Winners and losers among fish when watersheds change
The motivation – Animals can play a key role in mobilizing or moving nutrients and energy throughout ecosystems. For instance, nutrients in freshwaters are often locked up in the bodies of plants and animals and inaccessible for use. Fish can mobilize these nutrients by consuming prey and then excreting the excess nutrients in a dissolved form. Thus, changes in fish communities could alter this nutrient recycling. What happens to these ecosystems when watersheds undergo human development?
The discovery – This study mapped fish nutrient recycling throughout the United States. Based on remote sensing data and analyses of large datasets on fish, Jonathan Moore at Simon Fraser University (SFU) and his colleague from the University of Washington examined how fish communities and their excretion shift as people pave watersheds. They discovered that when watersheds become more altered by people, some fish species struggle, while other species thrive. Together, this diversity in sensitivity to watershed changes maintains aquatic ecosystems.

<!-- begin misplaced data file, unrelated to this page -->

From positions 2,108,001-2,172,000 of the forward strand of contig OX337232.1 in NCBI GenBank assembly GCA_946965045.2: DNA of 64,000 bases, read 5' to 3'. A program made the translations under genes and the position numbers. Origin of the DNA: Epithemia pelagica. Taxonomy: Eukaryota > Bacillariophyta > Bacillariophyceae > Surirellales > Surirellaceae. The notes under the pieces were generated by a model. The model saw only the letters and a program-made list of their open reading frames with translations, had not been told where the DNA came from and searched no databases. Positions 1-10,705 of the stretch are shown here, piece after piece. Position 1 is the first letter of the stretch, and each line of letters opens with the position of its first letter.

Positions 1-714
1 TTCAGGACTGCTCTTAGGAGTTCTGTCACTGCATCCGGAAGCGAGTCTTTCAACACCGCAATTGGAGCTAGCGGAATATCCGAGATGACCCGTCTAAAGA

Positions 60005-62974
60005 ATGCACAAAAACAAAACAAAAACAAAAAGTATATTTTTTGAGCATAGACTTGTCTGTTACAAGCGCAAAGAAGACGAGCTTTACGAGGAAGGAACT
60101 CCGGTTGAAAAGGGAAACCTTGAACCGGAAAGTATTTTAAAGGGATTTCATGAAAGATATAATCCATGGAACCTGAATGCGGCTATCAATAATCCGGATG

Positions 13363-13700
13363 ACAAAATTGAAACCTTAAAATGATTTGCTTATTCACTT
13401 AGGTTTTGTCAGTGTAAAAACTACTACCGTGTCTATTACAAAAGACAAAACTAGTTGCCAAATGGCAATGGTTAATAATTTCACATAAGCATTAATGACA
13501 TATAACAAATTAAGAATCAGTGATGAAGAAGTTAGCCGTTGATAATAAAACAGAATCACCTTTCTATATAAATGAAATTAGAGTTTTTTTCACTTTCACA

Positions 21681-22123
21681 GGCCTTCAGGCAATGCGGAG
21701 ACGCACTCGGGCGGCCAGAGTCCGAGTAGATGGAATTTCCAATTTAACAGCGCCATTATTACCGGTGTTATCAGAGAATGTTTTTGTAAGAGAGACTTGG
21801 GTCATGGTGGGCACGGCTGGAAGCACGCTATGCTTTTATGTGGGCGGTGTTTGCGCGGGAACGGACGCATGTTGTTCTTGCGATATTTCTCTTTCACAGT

Its significance – Natural communities may be more resistant to human impacts than we previously thought. The reality is that there is a lot of variation in how natural systems will respond to environmental degradation. Different systems likely differ in sensitivity. Preserving the connectivity and regional suites of biodiversity will likely enable communities to shift with global change and resist loss of ecosystem function.
Read the paper – “Response diversity, nonnative species, and disassembly rules buffer freshwater ecosystem processes from anthropogenic change” by Moore, JW and Olden, JD. Global Change Biology 23(5): 1871-1880 (2017). DOI: 10.1111/gcb.13536
Website article compiled by Jacqueline Watson with Theresa Kitos